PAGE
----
A primitive is similar to a class, but there are two critical differences:
- A primitive has no fields.
- There is only one instance of a user-defined primitive.
Having no fields means primitives are never mutable. Having a single instance means that if your code calls a constructor on a primitive type, it always gets the same result back (except for built-in "machine word" primitives, covered below).
What can you use a primitive for?
There are three main uses of primitives (four, if you count built-in "machine word" primitives).
- As a "marker value". For example, Pony often uses the primitive
Noneto indicate that something has "no value". Of course, it does have a value, so that you can check what it is, and the value is the single instance of
- As an "enumeration" type. By having a union of primitive types, you can have a type-safe enumeration. We'll cover union types later.
- As a "collection of functions". Since primitives can have functions, you can group functions together in a primitive type. You can see this in the standard library, where path handling functions are grouped in the primitive
Path, for example.
// 2 "marker values" primitive OpenedDoor primitive ClosedDoor // An "enumeration" type type DoorState is (OpenedDoor | ClosedDoor) // A collection of functions primitive BasicMath fun add(a: U64, b: U64): U64 => a + b fun multiply(a: U64, b: U64): U64 => a * b actor Main new create(env: Env) => let doorState : DoorState = ClosedDoor let isDoorOpen : Bool = match doorState | OpenedDoor => true | ClosedDoor => false end env.out.print("Is door open? " + isDoorOpen.string()) env.out.print("2 + 3 = " + BasicMath.add(2,3).string())
Primitives are quite powerful, particularly as enumerations. Unlike enumerations in other languages, each "value" in the enumeration is a complete type, which makes attaching data and functionality to enumeration values easy.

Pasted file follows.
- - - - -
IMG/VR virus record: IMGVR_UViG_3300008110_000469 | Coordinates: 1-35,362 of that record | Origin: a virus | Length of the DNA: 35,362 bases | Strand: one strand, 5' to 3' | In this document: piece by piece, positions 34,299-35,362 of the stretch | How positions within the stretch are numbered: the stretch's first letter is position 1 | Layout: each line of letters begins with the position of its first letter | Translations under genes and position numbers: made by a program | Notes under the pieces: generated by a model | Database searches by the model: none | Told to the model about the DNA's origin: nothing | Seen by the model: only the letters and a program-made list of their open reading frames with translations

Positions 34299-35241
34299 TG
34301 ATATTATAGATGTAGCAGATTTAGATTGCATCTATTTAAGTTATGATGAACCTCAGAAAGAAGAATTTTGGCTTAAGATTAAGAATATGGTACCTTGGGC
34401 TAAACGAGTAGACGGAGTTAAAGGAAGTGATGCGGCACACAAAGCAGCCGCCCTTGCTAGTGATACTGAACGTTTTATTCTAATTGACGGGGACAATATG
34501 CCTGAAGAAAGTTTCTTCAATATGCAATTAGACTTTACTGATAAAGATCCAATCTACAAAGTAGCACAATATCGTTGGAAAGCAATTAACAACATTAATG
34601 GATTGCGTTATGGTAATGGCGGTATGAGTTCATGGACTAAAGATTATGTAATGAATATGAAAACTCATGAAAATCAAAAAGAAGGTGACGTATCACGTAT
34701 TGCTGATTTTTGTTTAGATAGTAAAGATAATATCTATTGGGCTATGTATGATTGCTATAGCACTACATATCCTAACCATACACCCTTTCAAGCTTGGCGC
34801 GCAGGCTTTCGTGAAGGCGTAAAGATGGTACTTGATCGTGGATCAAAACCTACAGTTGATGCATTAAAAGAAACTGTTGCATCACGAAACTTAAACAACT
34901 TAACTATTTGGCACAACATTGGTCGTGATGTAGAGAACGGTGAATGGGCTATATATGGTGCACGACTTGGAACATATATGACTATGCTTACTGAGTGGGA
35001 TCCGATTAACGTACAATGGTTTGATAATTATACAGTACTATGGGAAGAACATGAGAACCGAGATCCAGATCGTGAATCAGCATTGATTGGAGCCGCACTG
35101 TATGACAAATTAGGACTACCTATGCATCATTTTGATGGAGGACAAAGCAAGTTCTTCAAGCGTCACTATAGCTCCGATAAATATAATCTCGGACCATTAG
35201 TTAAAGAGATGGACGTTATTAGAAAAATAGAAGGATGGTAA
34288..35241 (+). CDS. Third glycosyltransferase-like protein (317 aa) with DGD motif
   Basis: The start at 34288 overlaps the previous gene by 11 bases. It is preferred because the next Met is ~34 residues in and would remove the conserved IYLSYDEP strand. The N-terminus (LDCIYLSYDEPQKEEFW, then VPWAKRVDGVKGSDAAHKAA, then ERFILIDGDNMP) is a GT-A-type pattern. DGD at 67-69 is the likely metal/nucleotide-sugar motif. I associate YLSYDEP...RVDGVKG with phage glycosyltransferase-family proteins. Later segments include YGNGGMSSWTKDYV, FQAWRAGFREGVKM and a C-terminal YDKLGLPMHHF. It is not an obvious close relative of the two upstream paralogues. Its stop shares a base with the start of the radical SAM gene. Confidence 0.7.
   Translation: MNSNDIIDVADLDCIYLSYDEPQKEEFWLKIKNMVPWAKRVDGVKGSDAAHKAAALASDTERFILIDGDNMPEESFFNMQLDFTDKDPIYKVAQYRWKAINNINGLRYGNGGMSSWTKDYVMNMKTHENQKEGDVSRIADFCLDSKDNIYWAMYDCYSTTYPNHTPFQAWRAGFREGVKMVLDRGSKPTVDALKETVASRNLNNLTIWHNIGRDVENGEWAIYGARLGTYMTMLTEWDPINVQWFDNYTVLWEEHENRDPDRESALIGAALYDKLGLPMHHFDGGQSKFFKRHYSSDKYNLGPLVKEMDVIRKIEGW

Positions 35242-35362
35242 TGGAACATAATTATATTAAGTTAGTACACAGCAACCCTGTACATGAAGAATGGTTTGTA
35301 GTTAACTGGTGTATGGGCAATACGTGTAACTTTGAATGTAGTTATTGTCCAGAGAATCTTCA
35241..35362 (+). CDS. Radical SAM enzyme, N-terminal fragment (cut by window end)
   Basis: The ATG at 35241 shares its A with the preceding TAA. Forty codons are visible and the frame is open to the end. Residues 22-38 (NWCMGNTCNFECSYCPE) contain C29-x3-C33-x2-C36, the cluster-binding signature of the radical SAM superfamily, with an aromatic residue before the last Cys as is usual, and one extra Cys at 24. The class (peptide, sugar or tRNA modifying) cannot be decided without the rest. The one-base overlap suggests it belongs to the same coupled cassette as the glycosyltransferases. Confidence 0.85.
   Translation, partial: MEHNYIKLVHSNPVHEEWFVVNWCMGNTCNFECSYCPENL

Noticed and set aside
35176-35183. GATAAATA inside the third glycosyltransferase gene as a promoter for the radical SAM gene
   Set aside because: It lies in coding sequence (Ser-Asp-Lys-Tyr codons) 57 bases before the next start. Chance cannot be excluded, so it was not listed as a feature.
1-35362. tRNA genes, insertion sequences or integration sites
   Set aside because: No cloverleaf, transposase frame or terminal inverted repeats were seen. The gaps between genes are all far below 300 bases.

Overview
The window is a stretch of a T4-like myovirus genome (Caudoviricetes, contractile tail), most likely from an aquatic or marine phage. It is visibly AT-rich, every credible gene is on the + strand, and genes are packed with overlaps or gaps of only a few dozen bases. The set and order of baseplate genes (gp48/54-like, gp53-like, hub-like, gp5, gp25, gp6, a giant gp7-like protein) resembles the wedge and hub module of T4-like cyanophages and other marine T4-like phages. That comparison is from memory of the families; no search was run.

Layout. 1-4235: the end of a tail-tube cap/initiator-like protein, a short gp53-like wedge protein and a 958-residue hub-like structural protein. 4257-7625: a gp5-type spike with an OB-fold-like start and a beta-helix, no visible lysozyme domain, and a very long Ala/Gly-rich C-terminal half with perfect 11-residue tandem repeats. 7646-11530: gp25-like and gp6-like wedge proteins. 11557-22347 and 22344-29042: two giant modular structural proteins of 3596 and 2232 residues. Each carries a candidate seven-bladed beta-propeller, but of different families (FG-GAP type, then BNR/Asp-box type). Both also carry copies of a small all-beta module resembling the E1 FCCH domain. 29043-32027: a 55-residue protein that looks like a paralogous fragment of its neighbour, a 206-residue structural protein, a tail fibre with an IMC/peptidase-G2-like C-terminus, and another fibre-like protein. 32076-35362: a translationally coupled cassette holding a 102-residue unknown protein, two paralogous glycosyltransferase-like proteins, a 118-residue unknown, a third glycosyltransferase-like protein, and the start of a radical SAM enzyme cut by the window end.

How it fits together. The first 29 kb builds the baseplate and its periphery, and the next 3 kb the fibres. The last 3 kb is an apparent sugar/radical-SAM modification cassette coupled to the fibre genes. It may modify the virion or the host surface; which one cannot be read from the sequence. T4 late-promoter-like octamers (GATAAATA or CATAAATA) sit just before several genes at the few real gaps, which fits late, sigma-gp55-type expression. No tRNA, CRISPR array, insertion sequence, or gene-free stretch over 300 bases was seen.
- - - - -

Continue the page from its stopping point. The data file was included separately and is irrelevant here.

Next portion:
Built-in primitive types
The primitive keyword is also used to introduce certain built-in "machine word" types. Other than having a value associated with them, these work like user-defined primitives. These are:
- Bool. This is a 1-bit value that is either
- ISize, ILong, I8, I16, I32, I64, I128. Signed integers of various widths.
- USize, ULong, U8, U16, U32, U64, U128. Unsigned integers of various widths.
- F32, F64. Floating point numbers of various widths.
ISize/USize correspond to the bit width of the native type
size_t, which varies by platform. ILong/ULong similarly correspond to the bit width of the native type
long, which also varies by platform. The bit width of a native
int is the same across all the platforms that Pony supports, and you can use I32/U32 for this.
Primitive initialisation and finalisation
Primitives can have two special functions,
_init is called before any actor starts.
_final is called after all actors have terminated. The two functions take no parameter. The
_final functions for different primitives always run sequentially.
A common use case for this is initialising and cleaning up C libraries without risking untimely use by an actor.